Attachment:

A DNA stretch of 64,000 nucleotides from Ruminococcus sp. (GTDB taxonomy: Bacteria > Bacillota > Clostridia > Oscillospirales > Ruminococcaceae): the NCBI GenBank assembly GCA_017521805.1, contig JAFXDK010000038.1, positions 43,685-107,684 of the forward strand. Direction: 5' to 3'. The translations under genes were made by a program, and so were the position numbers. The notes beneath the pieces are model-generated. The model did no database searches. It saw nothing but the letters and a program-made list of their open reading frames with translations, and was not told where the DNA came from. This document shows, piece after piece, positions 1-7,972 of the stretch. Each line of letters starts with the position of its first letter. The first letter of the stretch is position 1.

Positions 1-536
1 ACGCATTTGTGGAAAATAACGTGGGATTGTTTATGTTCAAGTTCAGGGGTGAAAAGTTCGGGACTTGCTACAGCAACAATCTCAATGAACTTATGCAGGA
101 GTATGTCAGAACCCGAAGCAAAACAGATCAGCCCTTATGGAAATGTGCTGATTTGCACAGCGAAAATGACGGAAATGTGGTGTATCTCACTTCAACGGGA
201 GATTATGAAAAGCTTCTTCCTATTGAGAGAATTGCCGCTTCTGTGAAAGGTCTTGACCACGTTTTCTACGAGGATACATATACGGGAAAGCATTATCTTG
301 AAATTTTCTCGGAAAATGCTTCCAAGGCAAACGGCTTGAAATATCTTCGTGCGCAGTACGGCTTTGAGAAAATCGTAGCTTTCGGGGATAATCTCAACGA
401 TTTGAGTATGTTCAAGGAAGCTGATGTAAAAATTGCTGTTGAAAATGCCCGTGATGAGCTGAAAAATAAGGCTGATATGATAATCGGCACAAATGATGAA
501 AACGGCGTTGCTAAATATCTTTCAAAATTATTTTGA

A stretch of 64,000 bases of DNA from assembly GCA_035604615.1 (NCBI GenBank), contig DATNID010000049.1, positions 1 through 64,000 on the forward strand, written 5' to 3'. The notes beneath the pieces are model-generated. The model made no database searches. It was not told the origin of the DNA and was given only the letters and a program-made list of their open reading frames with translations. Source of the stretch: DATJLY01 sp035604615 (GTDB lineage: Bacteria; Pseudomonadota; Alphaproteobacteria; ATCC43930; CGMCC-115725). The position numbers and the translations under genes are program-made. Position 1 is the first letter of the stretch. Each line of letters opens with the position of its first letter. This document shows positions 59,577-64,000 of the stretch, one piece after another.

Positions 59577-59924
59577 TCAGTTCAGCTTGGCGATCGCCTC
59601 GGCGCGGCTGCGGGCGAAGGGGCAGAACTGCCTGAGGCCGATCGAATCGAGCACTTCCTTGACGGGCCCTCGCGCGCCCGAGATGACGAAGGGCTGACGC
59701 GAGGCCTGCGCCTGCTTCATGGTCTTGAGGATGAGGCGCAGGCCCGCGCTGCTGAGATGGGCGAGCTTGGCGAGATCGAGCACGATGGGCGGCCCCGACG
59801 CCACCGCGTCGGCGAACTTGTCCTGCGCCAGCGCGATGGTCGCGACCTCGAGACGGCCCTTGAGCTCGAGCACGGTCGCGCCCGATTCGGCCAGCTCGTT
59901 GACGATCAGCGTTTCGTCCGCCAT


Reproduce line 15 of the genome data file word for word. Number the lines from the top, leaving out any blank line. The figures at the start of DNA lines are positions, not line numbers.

59901 GACGATCAGCGTTTCGTCCGCCAT